This is a “slogan” that is written on many schools in Ukraine and probably in Russia as well. This is one of the mottos from an illustrious father of the Soviet Union: V. I. Lenin.
Famous saying by a famous man
Now I am not a fan of everything he had to say and everything he put in motion to create the Soviet Union, but this little gem dates from far before the Russian Revolution, probably around 1909 and for me it holds the truth. Learning is an important part of life and should never be considered finished.
Other schools also adorn this slogan, as can be seen here.
And even if this text is still on the schools in Ukraine, other, more national people are also well represented. In Winnipeg we had the famous sculptor Leo Mol about whom I wrote some time ago. Leo Mol made sculptures of Taras Shevchenko. Many of these sculptures can still be seen in the Leo Mol Sculpture Garden in Winnipeg, in Washington DC and in many other places in the world.
Taras Shevchenko or Тарас Шевченко
Taras Shevchenko is also present in Konotop, where you can see him with the original spelling of his name. The sculpture is not by Leo Mol.
Konotop has had a long past, some say the city began in 1635, the city itself holds it to 1637. The recent past is more present than that old past.
In the recent past, there were Soviet plans to build a swimming pool of Olympic size in Konotop. When at last all the plans were created, stamped and corrected (probably multiple times and not only in this order), the hole was dug to begin the works…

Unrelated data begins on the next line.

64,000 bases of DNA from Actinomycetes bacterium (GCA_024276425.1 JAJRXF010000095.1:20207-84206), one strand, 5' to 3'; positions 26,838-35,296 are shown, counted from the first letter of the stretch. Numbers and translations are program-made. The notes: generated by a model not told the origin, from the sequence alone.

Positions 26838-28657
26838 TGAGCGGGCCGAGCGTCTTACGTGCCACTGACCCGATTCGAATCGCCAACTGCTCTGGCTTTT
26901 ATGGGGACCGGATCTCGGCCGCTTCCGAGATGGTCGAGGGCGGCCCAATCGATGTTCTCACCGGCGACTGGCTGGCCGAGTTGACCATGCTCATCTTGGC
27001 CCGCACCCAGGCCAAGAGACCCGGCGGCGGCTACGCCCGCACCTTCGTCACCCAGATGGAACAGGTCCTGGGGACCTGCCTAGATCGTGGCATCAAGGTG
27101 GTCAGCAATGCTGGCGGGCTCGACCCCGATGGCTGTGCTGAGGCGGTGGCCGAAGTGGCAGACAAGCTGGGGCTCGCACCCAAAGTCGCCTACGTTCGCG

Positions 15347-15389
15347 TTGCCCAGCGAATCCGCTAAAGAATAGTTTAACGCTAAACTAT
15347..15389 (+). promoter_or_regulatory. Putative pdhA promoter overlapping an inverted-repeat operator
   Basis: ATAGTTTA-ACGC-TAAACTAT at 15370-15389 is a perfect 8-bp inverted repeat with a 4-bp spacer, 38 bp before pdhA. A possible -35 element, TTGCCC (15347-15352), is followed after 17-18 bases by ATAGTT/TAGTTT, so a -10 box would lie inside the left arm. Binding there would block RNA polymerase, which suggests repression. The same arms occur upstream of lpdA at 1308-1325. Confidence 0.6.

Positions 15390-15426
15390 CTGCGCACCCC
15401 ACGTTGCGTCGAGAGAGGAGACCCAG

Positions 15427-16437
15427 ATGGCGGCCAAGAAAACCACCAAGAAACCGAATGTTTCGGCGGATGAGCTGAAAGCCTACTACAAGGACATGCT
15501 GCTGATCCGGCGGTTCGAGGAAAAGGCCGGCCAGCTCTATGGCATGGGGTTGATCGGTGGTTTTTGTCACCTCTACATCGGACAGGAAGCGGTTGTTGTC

Olympic swimming pool
… and the Soviet Union came to an end. After that, what was there to do? For many years this hole was simply filled with garbage and maintained by nobody. Now the city has decided to make some tennis courts and keep the hole clean of garbage. A nice step in the right direction.
When you walk through the city, there are many old buildings and buildings that look intriguing. It is not often that one can visit these buildings. And then again, some building owners do not favour photographers. The building where the militia or local police is housed does not welcome photographers warmly, but you can come in and look around if you want. I can assure you that the building is old and is not in need of photographers.
House of the Scouts
So I tried to go into a different building, asking first if they didn’t mind any pictures. The House of the Scouts did not mind. So when we went inside…
Furniture waiting to be used
The inside of the House of the Scouts has been renovated a few years ago. I did not expect any big changes but the result here was very pleasant. Even if the furniture looks little inviting for my European posterior…
Clean and inviting
The children all come to this building and spend some time doing art, dance or any other activity. Normally the walls are covered with the results of their labour (except for the dancers I suppose) but this is summer time, everything is cleaned for the coming year.
The far end of this corridor still shows an artwork made by the children.
Not so surprisingly, it also hides a door. We did not have access there and since we were guests in the building, nosing around behind closed doors is not a sign of good manners.
When exiting the building, we saw this stained glass. This is in a pure Soviet style, the faces represent people, but do not represent persons. This goes for most art of the Soviet period, not only here, but in all of the country.
Although this building may not represent all buildings in the country, it gives an idea of what can be done with old soviet architecture.